Newsman or Newsmaker? In Trayvon Martin Case, Al Sharpton Blurs Line At MSNBC


The media focus on Trayvon Martin’s death has slowly grown from local story to national issue. And perhaps the most public figure to support the cause is Rev. Al Sharpton — who happens to host a primetime show on MSNBC.

Does Sharpton’s participation in the story — from interviewing Martin’s parents on MSNBC to leading rallies with them, demanding justice for the teen’s premature death — pose a problem for the cable news network?MSNBC doesn’t think so. “When Rev. Sharpton joined MSNBC, it was with the understanding that he would continue to do his advocacy work,” the network said in a statement. “We’re fully aware of that work and we have an ongoing dialogue. His participation in these events is very public and our audience is completely aware of where he stands on the issues. It’s because of this work and his decades of activism that Rev. Sharpton brings such a unique perspective to our line up.”

Marc Cooper, a journalism professor at the University of Southern California agrees. Sharpton is known by millions as a civil rights activist, and his MSNBC audience is relatively small in comparison, Cooper said. “Everyone who watches Sharpton on MSNBC knows exactly where he is coming from.” Sharpton’s show, which airs at 6 p.m. ET, attracts about 776,000 viewers each night, according to most recent figures.

Sharpton told the New York Times recently that Martin’s family lawyer called him and said he needed his help. Sharpton then moved his radio and TV shows down to Florida. In the past week, Martin’s parents have appeared on Sharpton’s show a number of times as the investigation has been a focal point for the show.

To be clear, when MSNBC announced of Sharpton’s hiring last year, he was never referred to as a journalist. In the release, MSNBC refers to Sharpton as a “community leader, politician, minister and advocate.” But night after night, he hosts a show on a major cable news network. Whether or not he’s a journalist, he is covering the news. The supposition with Sharpton and other pundits is that “everyone is in on the set up,” said Susie Linfield, director of the cultural reporting and criticism program at New York University. But to a casual viewer, nothing sets Sharpton’s show apart from news shows like Andrea Mitchell Reports or News Nation with Tamron Hall.

And the network’s other personalities aren’t participating in the news in quite the same way. Chris Matthews may be known as a Washington insider — and devout liberal — but he’s not standing outside the Supreme Court leading a protest in support of the Affordable Care Act. Rachel Maddow certainly has her opinions, but they’re mostly broadcast on her television show.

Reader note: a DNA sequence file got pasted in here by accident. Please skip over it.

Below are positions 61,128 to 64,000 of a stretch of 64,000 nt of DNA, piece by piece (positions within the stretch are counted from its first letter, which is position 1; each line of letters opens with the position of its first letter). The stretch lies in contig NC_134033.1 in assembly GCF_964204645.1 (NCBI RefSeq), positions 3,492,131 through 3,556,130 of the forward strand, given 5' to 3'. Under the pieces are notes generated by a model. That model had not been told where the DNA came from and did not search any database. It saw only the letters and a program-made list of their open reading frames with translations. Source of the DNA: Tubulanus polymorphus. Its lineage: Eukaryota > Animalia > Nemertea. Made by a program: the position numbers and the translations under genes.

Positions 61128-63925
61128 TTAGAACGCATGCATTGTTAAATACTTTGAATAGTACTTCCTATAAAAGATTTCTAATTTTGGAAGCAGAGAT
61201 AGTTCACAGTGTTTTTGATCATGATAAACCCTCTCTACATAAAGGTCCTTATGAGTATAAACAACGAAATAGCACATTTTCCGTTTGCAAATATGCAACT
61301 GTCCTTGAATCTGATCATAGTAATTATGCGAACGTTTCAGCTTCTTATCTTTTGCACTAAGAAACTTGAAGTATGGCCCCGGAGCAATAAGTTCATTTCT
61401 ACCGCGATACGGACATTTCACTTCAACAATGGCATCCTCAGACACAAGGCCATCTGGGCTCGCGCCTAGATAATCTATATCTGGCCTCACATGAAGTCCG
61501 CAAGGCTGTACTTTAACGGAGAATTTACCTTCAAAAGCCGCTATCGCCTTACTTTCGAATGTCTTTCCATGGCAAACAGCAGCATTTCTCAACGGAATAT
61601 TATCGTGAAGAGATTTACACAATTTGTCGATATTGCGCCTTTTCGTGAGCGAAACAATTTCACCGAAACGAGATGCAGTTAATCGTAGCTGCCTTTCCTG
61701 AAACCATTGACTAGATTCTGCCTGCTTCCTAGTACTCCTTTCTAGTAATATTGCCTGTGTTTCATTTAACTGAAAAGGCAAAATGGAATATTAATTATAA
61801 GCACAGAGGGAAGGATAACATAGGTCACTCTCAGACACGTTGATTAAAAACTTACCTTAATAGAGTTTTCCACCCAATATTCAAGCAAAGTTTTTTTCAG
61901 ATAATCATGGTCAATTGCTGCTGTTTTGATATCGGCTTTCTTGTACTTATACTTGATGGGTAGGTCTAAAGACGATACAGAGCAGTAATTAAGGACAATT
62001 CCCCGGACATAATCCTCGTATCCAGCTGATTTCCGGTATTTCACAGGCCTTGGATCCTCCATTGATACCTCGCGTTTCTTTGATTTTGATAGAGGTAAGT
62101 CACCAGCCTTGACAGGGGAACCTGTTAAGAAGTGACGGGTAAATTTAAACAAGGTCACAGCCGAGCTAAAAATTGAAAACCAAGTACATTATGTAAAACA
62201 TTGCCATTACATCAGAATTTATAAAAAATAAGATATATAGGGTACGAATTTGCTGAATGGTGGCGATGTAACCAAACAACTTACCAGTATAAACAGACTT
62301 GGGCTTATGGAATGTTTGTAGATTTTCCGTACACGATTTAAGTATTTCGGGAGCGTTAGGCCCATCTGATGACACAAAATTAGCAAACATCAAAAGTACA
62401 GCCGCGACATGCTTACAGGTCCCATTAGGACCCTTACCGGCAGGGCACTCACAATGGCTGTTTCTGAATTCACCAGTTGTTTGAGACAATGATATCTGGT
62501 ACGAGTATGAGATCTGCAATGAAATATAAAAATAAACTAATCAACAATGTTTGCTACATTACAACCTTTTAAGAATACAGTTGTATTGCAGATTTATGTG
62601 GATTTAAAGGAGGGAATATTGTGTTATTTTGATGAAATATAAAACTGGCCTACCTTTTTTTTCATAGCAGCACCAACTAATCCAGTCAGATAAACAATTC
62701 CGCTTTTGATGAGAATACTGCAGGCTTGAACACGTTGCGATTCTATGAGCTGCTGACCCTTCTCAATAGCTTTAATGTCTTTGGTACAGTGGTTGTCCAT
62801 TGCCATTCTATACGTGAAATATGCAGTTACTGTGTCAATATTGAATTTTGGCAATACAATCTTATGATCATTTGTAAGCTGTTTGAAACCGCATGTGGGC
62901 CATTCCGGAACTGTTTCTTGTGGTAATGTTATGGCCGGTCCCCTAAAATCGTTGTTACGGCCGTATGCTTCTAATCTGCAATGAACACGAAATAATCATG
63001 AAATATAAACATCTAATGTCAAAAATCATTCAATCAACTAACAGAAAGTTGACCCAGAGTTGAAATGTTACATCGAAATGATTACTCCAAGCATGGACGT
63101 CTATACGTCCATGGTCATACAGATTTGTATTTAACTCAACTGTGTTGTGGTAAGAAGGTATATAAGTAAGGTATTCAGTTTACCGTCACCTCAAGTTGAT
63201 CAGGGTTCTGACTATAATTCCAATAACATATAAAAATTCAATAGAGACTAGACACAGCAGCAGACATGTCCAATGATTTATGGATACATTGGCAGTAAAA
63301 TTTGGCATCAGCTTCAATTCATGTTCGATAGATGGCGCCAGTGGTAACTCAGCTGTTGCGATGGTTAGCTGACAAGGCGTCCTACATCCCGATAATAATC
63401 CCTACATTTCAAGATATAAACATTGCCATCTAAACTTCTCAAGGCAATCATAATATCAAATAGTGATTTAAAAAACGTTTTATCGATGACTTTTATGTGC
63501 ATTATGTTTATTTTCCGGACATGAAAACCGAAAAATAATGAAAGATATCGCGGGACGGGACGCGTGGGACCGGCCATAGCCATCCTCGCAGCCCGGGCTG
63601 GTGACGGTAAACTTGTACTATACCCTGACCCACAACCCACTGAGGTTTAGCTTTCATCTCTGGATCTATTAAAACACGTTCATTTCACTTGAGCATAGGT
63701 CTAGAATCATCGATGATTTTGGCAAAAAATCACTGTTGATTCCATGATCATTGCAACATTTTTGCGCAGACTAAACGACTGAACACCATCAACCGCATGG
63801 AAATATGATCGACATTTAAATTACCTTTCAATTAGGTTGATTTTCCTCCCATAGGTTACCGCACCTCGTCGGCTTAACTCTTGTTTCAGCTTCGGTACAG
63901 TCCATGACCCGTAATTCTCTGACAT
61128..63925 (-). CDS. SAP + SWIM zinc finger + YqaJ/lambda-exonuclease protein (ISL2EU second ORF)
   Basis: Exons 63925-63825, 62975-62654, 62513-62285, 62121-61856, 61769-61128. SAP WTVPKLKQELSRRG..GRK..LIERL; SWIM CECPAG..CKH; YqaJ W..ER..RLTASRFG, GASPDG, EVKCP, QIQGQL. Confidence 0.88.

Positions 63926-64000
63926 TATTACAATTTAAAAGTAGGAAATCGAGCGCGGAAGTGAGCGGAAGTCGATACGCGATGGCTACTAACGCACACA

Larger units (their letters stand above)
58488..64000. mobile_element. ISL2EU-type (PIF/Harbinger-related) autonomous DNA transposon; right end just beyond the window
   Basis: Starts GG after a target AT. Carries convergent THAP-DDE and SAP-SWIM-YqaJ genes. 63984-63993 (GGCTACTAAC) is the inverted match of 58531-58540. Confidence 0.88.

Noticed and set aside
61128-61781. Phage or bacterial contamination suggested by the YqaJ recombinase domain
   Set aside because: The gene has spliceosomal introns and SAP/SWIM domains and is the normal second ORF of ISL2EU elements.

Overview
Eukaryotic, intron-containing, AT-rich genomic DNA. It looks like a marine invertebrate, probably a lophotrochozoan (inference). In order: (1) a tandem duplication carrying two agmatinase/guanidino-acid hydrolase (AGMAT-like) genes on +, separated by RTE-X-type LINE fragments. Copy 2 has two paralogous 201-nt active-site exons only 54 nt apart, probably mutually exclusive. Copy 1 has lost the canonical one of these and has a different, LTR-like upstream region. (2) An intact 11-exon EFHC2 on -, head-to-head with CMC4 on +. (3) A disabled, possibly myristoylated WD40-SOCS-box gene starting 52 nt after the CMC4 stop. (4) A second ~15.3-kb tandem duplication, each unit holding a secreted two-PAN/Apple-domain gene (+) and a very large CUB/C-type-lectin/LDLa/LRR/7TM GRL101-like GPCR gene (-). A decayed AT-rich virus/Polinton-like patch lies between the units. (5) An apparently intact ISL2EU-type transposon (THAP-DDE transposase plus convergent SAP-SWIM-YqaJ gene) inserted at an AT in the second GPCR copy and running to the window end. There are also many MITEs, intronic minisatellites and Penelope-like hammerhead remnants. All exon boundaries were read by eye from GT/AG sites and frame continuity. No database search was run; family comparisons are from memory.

Sharpton’s positions may be well known — MSNBC hosts at times acknowledge his civil rights connections as well as his employment at the network. But Sharpton is far from the only pundit with political ties. Take David Gergen, a veteran of the Nixon, Ford, Reagan and Clinton administrations, who regularly delivers political analysis on CNN, for example. Or Donna Brazile, a former Democratic operative, who also contributes to CNN’s political coverage and analysis. Unlike Sharpton, they are presented as middle-of-the-road commentators. And Fox News, of course, employs scores of commentators with political ties.

“I find the way that these people are being put forth as some sort of journalist or analyst to be really disquieting,” Linfield said. She doesn’t oppose opinion journalism, but it has to be just that: journalism.

So Sharpton’s shapeshifting from activist to commentator is hardly unprecedented in a space that had been blurring the line between news and opinion for years. His role in the Martin story has allowed him to have unfettered access to the teen’s parents, and the public is hungry to hear what they have to say. It’s ultimately up to viewers to decide if Sharpton is practicing journalism or advocacy, and whether they care about the distinction, says MSNBC.

Here’s a compilation video of Sharpton’s colleagues at MSNBC covering the reverend, at times acknowledging his ties to the network, and sometimes not.



David Taintor is a news editor at Talking Points Memo. Previously, he worked at NBC News and Adweek. He's a native of Minnesota. Reach him at